The 190,000 temporary census workers who were dropped from government payrolls contributed heavily to June’s lower-than-expected total nonfarm employment growth (only 11,000, the smallest increase since January 1996). On the other hand, private-sector employers added 206,000 workers, slightly higher than 2000’s year-to-date average monthly increase (177,000) and roughly equal to 1999’s average (202,000). Another measure, the employment-to-population ratio, rose 0.2% to 64.5%, though this is still lower than April’s record high of 64.9%. In addition, the unemployment rate fell slightly in June to 4.0%; it has fluctuated between 3.9% and 4.1% since October of last year.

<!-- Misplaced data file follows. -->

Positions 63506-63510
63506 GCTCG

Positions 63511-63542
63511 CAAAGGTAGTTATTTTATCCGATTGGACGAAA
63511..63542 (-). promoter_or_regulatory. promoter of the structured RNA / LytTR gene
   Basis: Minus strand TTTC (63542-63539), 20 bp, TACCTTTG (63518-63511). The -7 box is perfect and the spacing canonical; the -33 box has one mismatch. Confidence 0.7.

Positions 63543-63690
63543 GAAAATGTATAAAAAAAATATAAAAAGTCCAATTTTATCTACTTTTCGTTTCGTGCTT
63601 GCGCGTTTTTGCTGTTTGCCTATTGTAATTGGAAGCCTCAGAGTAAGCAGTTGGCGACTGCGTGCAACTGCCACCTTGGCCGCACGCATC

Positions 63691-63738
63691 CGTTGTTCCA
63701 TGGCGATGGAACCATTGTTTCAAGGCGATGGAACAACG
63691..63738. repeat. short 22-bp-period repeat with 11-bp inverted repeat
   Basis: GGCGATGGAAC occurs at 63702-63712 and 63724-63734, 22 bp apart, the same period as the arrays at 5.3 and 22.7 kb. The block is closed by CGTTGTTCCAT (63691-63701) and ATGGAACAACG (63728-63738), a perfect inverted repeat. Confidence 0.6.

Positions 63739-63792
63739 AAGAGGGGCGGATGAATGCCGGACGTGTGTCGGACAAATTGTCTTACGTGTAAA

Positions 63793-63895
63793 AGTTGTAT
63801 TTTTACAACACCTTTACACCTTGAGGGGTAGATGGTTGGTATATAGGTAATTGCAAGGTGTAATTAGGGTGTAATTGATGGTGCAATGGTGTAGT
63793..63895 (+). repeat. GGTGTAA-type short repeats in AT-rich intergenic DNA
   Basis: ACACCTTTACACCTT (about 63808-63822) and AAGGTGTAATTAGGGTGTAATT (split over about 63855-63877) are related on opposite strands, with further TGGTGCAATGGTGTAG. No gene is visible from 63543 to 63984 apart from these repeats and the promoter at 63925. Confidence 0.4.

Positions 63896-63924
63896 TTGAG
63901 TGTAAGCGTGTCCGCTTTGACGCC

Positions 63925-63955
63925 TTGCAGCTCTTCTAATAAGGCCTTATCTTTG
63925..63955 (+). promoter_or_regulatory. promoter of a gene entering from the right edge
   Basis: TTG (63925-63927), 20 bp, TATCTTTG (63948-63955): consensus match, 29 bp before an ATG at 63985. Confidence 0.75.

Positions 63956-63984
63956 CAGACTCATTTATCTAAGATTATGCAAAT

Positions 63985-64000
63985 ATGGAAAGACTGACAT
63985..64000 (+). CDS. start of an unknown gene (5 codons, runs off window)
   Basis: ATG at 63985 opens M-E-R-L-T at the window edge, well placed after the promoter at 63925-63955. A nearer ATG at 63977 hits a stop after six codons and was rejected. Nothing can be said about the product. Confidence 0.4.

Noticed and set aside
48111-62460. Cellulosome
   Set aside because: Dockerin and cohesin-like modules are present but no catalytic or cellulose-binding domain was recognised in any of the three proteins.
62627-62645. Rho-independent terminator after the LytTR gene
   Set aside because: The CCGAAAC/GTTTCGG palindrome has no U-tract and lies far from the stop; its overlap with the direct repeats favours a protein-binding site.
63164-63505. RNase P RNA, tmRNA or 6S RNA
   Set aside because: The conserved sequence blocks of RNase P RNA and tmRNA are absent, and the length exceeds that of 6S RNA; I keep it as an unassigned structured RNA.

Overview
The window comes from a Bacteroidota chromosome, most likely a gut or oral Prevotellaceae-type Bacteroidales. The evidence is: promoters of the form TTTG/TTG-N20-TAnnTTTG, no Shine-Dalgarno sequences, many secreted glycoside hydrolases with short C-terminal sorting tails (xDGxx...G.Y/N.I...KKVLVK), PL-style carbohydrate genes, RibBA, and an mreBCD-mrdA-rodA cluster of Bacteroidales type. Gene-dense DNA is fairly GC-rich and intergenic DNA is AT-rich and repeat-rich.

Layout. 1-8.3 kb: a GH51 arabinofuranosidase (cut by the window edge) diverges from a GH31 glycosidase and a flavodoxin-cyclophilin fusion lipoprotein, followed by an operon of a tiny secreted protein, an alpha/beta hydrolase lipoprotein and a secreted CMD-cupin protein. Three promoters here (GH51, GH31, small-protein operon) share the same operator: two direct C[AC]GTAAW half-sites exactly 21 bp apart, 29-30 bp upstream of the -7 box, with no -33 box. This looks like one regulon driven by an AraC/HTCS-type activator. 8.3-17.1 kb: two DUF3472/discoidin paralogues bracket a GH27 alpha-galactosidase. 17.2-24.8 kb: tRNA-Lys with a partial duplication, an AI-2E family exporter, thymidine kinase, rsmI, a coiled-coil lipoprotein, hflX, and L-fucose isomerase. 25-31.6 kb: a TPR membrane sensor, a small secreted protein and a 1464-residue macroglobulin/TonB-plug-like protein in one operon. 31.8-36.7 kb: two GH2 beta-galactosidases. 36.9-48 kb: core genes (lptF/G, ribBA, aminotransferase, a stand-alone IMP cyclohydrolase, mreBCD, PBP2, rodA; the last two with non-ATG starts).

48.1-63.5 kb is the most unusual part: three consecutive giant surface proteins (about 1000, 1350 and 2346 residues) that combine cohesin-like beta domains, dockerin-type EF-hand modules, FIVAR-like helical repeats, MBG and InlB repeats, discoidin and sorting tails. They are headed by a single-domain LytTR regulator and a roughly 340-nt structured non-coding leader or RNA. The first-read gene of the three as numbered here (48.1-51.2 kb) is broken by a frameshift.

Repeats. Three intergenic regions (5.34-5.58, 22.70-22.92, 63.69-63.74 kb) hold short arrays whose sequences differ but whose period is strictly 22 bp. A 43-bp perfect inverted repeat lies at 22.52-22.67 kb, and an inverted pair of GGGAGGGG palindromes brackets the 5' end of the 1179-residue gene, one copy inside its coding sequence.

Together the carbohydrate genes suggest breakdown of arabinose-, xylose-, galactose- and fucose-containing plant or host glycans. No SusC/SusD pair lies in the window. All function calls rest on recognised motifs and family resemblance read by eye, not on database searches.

Suggested citation: "Labor Markets," Federal Reserve Bank of Cleveland, Economic Trends, no. 00-07, pp. 11, 07.01.2000.